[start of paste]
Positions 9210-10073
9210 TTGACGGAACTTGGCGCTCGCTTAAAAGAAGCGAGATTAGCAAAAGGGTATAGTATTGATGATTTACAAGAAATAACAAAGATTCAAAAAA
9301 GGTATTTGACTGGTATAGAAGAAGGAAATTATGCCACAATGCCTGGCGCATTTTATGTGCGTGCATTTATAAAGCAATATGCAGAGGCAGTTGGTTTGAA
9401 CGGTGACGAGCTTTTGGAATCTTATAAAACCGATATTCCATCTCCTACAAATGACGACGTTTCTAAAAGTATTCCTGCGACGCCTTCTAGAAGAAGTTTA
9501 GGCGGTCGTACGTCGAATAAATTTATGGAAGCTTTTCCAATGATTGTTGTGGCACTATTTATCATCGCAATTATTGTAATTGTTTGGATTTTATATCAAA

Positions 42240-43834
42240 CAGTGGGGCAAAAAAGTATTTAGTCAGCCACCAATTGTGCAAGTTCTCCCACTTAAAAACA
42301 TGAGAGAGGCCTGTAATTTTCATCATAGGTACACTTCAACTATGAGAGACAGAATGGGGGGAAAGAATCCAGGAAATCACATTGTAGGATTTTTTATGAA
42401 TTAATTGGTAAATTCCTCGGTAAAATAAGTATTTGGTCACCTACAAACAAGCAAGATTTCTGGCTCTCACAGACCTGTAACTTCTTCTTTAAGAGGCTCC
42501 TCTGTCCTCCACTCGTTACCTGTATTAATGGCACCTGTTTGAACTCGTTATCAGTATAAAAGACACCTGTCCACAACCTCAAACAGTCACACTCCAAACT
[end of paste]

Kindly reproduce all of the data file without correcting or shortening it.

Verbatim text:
Positions 9210-10073
9210 TTGACGGAACTTGGCGCTCGCTTAAAAGAAGCGAGATTAGCAAAAGGGTATAGTATTGATGATTTACAAGAAATAACAAAGATTCAAAAAA
9301 GGTATTTGACTGGTATAGAAGAAGGAAATTATGCCACAATGCCTGGCGCATTTTATGTGCGTGCATTTATAAAGCAATATGCAGAGGCAGTTGGTTTGAA
9401 CGGTGACGAGCTTTTGGAATCTTATAAAACCGATATTCCATCTCCTACAAATGACGACGTTTCTAAAAGTATTCCTGCGACGCCTTCTAGAAGAAGTTTA
9501 GGCGGTCGTACGTCGAATAAATTTATGGAAGCTTTTCCAATGATTGTTGTGGCACTATTTATCATCGCAATTATTGTAATTGTTTGGATTTTATATCAAA

Positions 42240-43834
42240 CAGTGGGGCAAAAAAGTATTTAGTCAGCCACCAATTGTGCAAGTTCTCCCACTTAAAAACA
42301 TGAGAGAGGCCTGTAATTTTCATCATAGGTACACTTCAACTATGAGAGACAGAATGGGGGGAAAGAATCCAGGAAATCACATTGTAGGATTTTTTATGAA
42401 TTAATTGGTAAATTCCTCGGTAAAATAAGTATTTGGTCACCTACAAACAAGCAAGATTTCTGGCTCTCACAGACCTGTAACTTCTTCTTTAAGAGGCTCC
42501 TCTGTCCTCCACTCGTTACCTGTATTAATGGCACCTGTTTGAACTCGTTATCAGTATAAAAGACACCTGTCCACAACCTCAAACAGTCACACTCCAAACT